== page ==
Carcinomas of hard palate region account for less than 0.5% of head and neck region in MNJ Institute of Oncology and Regional Cancer Center. These tumors are easily accessible to vision, thereby to early diagnosis and treatment. External beam radiotherapy (EBRT) gives excellent results but it carries a longer duration of treatment. Surface mold brachytherapy is a practical mode of treatment and a good alternative to EBRT to the patients, where we can avoid multiple visits and prolonged duration of overall treatment duration. This is a practical way of treatment in centers where appropriate EBRT energies for treatment were not available.

Superficial cancers were reacted by Iridium (Ir)-192 interstitial brachytherapy[4],[5] or with mold brachytherapy with gamma ray emitters.[6] Nowadays, the present HDR brachytherapy machine uses a source, usually Ir-192, with few millimeters length and <1mm diameter and with high activity.[7] High-dose-rate (HDR) brachytherapy equipment were accompanied by Treatment Planning System (TPS), calculation of dose distribution, and optimization for individual cases,[8],[9],[10] thereby quality assurance and precision planning. In this article, we describe a custom-made low-cost HDR brachytherapy treatment technique useful in the treatment of six cases of hard palate carcinoma (T1N0M0).


   Materials and Methods Top


We treated total six[6] patients with T1 lesions of hard palate carcinoma between 2004 and 2009 at MNJ Institute of Oncology and Regional Cancer Center. The patients with histopathologically proven hard palate carcinoma were selected. After clinical examination, those having T1 lesions (as per tumor node metastasis staging system) without palpable neck nodes were included for protocol treatment. Contrast enhanced computed tomography (CECT) head and neck was carried out to exclude bone and paranasal sinus and lymph nodal involvement. Baseline blood investigations and chest X-Ray was carried out. After pre-radiotherapy dental prophylaxis and extractions, individual’s hard palate impression was prepared with dental molding material for each patient. Tumor was traced on the mold. HDR source catheters were placed 0.8–1cm apart based on the tumor size and with treatment, margin in the grooves was made manually and the flexible interstitial brachytherapy catheters were fixed in the grooves, which were parallel to each other. Before and after placing the catheters, dummy source checks were carried out to know the patency of the catheters. Dental mold with catheters was covered with dental wax to reduce discomfort to the patient. There is a problem with incisor teeth and anterior palate, causing some areas of irregularity of the arch of the surface, leading to smaller diameter tubes so as to pass the source to pass through the tubes. This will lead to a gap between channels and surface of the molds. The patients were simulated with intraoral wax mold and with dummy sources. The target volume was defined. Treatment planning and optimization were carried out with PLATO TPS. The patients were treated with a total dose of 42–45 Gy/14–15 fractions, with 3 Gy per fractions with two fractions per day with a minimum interval between two fractions being 6h. The severity of oral mucosal reactions was recorded during treatment and after completion of treatment. During radiotherapy, patients were kept on mouth gargles and prophylactic oral antifungal. During treatment, patients who were experiencing pain because of mucosal reactions were given Xylocaine spray 5–10min before placing mold. The minimum follow-up period was 2 years and maximum follow-up period was 5 years [Figure 1], [Figure 2], [Figure 3], [Figure 4], [Figure 5], [Figure 6].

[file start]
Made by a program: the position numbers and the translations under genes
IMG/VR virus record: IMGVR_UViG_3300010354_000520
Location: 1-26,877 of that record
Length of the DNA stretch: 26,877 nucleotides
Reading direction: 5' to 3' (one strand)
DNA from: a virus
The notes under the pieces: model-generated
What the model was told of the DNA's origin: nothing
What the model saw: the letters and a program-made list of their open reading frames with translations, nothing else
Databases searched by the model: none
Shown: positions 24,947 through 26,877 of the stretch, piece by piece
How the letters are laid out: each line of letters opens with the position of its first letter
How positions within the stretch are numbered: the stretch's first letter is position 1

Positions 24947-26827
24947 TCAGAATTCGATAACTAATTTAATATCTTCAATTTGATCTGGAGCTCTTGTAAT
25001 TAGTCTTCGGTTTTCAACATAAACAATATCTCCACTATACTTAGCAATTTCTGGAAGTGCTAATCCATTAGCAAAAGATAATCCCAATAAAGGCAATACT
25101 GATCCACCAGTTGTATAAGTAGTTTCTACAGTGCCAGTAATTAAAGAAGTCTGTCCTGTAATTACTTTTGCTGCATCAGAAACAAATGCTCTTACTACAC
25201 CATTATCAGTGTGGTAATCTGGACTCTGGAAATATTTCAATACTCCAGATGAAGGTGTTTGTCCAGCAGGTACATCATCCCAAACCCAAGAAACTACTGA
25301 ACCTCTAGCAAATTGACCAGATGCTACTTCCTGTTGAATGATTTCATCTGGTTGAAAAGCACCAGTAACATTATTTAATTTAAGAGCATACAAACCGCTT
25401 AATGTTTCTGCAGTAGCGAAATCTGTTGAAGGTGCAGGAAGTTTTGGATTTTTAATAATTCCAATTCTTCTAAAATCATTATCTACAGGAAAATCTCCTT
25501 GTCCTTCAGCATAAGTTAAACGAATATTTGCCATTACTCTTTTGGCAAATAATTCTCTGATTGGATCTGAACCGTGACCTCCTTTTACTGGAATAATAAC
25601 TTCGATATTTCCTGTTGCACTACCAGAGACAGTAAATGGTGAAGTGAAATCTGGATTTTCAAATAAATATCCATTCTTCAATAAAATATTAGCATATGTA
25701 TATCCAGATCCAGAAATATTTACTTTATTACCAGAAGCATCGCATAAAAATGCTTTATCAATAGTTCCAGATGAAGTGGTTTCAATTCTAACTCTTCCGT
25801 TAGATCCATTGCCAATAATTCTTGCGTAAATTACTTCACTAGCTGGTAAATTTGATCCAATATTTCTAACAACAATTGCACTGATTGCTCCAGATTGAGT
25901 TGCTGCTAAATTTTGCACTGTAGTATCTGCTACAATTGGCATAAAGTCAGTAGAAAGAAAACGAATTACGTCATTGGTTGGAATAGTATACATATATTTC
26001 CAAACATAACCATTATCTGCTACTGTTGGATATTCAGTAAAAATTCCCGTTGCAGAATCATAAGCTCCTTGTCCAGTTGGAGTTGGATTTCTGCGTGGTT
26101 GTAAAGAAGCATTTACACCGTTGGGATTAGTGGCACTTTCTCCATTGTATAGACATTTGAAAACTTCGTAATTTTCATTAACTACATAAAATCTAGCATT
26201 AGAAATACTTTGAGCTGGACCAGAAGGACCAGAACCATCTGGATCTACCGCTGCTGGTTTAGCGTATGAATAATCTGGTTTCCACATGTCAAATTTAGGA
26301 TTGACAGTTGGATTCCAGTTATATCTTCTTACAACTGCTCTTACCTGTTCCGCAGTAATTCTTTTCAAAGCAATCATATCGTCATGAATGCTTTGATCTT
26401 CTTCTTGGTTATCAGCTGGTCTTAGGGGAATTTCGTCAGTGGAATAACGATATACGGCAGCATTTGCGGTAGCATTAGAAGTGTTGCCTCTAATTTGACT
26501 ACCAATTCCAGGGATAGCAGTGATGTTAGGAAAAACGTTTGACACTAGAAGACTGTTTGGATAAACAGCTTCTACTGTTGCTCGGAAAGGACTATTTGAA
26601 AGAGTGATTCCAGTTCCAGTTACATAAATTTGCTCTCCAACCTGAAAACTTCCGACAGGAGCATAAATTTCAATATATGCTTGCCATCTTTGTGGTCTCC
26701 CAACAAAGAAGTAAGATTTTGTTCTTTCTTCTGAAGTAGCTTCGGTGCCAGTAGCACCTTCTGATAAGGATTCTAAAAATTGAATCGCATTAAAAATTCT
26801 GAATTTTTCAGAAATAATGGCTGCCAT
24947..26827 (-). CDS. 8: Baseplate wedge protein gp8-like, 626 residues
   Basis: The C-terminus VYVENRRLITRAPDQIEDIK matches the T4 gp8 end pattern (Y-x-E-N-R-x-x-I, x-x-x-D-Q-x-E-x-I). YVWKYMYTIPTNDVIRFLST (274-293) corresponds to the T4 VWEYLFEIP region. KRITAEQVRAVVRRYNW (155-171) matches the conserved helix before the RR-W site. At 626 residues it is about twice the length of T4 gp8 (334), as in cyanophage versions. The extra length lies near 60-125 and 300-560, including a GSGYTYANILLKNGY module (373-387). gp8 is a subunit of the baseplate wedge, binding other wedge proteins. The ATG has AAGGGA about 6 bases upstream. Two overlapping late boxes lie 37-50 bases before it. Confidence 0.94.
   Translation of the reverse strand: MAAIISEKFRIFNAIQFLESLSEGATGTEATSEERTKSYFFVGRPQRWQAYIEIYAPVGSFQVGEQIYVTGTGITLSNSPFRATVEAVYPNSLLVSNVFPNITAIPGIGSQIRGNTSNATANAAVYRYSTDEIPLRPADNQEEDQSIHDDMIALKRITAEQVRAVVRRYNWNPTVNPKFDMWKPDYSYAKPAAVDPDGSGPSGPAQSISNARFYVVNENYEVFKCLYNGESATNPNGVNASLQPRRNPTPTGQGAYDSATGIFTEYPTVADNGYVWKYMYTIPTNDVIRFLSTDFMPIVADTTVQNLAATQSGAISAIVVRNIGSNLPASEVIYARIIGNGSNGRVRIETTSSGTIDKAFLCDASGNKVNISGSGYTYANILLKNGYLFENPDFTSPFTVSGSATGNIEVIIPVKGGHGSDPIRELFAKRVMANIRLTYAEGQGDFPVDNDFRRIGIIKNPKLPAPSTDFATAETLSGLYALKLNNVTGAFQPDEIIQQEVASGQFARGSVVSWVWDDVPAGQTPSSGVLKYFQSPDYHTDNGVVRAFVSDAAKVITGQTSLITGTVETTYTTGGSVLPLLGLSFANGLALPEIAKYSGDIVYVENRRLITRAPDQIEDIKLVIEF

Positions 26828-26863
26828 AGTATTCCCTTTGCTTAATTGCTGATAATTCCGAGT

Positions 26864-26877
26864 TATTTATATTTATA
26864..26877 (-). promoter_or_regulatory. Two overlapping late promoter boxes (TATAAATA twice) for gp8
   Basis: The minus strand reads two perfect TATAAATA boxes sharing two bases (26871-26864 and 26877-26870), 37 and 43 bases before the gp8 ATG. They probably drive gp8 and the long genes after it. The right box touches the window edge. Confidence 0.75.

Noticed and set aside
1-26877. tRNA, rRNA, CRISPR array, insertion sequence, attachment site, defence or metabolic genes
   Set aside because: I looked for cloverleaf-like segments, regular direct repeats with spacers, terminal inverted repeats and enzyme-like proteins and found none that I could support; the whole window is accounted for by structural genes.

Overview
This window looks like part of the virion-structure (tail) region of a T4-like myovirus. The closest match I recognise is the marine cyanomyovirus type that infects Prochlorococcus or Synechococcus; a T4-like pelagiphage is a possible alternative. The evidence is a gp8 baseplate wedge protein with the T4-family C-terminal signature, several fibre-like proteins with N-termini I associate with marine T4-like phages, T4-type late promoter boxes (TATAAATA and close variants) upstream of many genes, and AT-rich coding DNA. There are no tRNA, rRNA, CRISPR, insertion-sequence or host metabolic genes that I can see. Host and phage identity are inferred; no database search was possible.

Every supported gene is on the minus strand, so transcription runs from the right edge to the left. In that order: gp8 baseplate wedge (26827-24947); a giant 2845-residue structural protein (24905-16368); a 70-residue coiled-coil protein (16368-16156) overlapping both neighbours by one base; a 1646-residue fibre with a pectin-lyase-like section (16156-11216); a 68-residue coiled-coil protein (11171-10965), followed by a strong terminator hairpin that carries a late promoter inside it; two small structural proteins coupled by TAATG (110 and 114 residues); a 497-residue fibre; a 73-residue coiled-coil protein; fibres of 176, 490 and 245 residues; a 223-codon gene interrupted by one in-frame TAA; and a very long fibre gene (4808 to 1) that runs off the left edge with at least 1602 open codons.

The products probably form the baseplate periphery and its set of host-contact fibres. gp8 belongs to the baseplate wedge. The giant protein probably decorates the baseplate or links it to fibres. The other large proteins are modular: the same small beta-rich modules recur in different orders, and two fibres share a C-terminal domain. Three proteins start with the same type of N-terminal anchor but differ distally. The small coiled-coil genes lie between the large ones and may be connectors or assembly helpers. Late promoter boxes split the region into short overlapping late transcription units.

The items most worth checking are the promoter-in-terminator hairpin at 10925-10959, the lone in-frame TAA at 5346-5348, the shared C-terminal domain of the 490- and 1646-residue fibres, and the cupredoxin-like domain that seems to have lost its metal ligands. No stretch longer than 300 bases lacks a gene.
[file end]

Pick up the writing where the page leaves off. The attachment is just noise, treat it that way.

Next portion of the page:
Figure 1: Before treatment

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Figure 2: Prepared individual patient mold

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Figure 3: Pretreatment simulator check film

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Figure 4: Computerized treatment planning system final approved plan

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Figure 5: Mucosal reactions with treatment

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Figure 6: Response to treatment

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[TAG:2]Results [Table 1][/TAG:2]